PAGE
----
The backing member 30 is mounted in groove 42 which may be set in around the inner peripheral surface of the frame. The upper and lower edges of the wind-ow are receivable in grooves 44 and 46 respectively (FIG. 5) which, together with rabbets 38 and 4t), constitute the periphery of the front opening Which window 22 fits and fills.
The effect desired is best achieved when the curvature of the picture is maintained so as not to vary substantially from the relative dimensions hereinafter set forth. Specifically, if the width of the picture as mounted be designated as b (FIG. 3), the radius of curvature shown as r (FIG. 3) should not depart markedly from the length b. Assuming that the picture is to be tted to a frame 16 inches in Width (dimension b, FIG. 3), it is preferable that the picture be curved in an arc on the circumference of `a circle which has a radius of approximately 15 to 17 inches. Other factors being equal, if a considerably lesser radius of curvature is imposed upon the picture sheet, or if on the other hand the :radius r is too large, the illusion may be diminished or lost or the appearance of the picture may be distorted or displeasing to the eye.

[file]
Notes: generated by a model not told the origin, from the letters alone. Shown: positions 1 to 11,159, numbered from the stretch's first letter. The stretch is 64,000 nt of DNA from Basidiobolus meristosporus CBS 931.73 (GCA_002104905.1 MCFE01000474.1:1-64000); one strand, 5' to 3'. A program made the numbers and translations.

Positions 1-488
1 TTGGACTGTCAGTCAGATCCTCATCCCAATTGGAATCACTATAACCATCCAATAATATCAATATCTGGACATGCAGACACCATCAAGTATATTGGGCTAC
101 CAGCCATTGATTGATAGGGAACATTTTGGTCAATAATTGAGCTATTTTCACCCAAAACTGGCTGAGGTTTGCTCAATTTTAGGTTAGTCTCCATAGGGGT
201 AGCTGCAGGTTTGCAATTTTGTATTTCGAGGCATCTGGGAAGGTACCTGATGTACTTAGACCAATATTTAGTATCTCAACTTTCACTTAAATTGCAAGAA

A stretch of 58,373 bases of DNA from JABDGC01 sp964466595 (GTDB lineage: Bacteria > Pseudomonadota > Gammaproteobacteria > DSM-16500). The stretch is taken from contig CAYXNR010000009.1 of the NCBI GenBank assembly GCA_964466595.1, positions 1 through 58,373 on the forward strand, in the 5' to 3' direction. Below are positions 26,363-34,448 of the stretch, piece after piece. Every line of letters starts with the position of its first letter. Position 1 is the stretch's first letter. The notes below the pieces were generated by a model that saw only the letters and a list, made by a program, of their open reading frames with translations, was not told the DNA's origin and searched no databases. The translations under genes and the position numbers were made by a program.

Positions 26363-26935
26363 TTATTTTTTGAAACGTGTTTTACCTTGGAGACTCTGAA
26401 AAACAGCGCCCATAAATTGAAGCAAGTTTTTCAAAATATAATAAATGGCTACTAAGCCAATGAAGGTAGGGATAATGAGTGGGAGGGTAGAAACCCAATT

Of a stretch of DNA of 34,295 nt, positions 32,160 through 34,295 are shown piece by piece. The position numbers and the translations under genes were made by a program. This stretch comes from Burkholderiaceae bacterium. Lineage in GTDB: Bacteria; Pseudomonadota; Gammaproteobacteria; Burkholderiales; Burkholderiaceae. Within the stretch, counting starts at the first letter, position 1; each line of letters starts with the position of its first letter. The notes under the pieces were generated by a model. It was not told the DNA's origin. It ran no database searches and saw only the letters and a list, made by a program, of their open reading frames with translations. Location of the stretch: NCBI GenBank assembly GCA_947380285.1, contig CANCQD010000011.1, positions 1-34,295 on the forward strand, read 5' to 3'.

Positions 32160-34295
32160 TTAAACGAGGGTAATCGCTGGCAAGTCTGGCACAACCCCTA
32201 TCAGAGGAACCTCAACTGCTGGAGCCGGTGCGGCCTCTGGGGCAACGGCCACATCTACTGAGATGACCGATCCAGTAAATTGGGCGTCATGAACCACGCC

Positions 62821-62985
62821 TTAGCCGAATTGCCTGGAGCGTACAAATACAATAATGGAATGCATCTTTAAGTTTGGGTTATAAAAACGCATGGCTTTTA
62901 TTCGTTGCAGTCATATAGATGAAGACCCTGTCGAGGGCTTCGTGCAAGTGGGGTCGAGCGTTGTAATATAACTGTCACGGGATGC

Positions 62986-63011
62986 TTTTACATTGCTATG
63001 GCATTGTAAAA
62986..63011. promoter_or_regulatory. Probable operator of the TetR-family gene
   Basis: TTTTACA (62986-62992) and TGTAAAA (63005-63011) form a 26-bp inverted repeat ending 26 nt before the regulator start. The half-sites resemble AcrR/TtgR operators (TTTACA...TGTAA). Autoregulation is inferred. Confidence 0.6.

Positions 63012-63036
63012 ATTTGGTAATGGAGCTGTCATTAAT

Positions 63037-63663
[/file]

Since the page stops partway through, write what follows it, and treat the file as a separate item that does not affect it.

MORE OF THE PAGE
The darkened portions of the window are shown in FIGS. 1, 6 `and 8. Referring to FIGS. 1 and 6, it Will be seen that these areas consist of relatively narrow zones 48 and 50. In this embodiment the width of each Zone narrows to lesser Width toward the middle, whereby the borders of the zones 52 and 54 toward the window center are concave. It will be understood that one effect of the dark zones will be to partly or wholly conceal from view the upper and lower edges of the picture `as received in grooves 26 4and 28.
FIG. 7 illustrates a frame assembly in all respects resembling that of FIGS. 1 to 6, except as to the dark zones. In FIG. 7 it will be seen that the dark zones 56 `and 58 traverse the uppermost and lowermost areas of the window in bands of substantially constant Width.